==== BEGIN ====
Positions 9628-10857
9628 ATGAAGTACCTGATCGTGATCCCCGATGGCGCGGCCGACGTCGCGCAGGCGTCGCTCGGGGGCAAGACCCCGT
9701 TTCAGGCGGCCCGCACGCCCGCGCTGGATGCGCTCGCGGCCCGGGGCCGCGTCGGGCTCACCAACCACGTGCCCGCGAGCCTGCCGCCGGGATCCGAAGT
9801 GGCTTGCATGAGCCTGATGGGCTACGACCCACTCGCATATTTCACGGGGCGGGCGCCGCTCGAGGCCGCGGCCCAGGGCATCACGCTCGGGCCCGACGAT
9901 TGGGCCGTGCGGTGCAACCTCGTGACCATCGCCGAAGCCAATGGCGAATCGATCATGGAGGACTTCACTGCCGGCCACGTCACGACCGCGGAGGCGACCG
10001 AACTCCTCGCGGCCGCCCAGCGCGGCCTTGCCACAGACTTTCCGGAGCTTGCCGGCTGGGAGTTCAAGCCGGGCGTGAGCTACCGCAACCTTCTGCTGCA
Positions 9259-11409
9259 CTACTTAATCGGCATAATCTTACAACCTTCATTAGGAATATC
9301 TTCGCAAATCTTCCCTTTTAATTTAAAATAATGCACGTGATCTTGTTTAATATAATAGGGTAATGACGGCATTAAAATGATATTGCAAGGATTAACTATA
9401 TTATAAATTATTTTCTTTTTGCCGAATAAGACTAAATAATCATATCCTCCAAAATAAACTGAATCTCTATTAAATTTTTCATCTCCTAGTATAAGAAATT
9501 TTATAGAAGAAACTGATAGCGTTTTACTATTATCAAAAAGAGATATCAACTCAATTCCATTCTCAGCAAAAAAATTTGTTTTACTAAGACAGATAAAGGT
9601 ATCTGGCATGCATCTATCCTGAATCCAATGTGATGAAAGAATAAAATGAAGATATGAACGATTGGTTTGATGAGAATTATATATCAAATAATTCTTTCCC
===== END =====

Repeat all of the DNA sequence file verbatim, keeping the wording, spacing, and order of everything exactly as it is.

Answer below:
Positions 9628-10857
9628 ATGAAGTACCTGATCGTGATCCCCGATGGCGCGGCCGACGTCGCGCAGGCGTCGCTCGGGGGCAAGACCCCGT
9701 TTCAGGCGGCCCGCACGCCCGCGCTGGATGCGCTCGCGGCCCGGGGCCGCGTCGGGCTCACCAACCACGTGCCCGCGAGCCTGCCGCCGGGATCCGAAGT
9801 GGCTTGCATGAGCCTGATGGGCTACGACCCACTCGCATATTTCACGGGGCGGGCGCCGCTCGAGGCCGCGGCCCAGGGCATCACGCTCGGGCCCGACGAT
9901 TGGGCCGTGCGGTGCAACCTCGTGACCATCGCCGAAGCCAATGGCGAATCGATCATGGAGGACTTCACTGCCGGCCACGTCACGACCGCGGAGGCGACCG
10001 AACTCCTCGCGGCCGCCCAGCGCGGCCTTGCCACAGACTTTCCGGAGCTTGCCGGCTGGGAGTTCAAGCCGGGCGTGAGCTACCGCAACCTTCTGCTGCA
Positions 9259-11409
9259 CTACTTAATCGGCATAATCTTACAACCTTCATTAGGAATATC
9301 TTCGCAAATCTTCCCTTTTAATTTAAAATAATGCACGTGATCTTGTTTAATATAATAGGGTAATGACGGCATTAAAATGATATTGCAAGGATTAACTATA
9401 TTATAAATTATTTTCTTTTTGCCGAATAAGACTAAATAATCATATCCTCCAAAATAAACTGAATCTCTATTAAATTTTTCATCTCCTAGTATAAGAAATT
9501 TTATAGAAGAAACTGATAGCGTTTTACTATTATCAAAAAGAGATATCAACTCAATTCCATTCTCAGCAAAAAAATTTGTTTTACTAAGACAGATAAAGGT
9601 ATCTGGCATGCATCTATCCTGAATCCAATGTGATGAAAGAATAAAATGAAGATATGAACGATTGGTTTGATGAGAATTATATATCAAATAATTCTTTCCC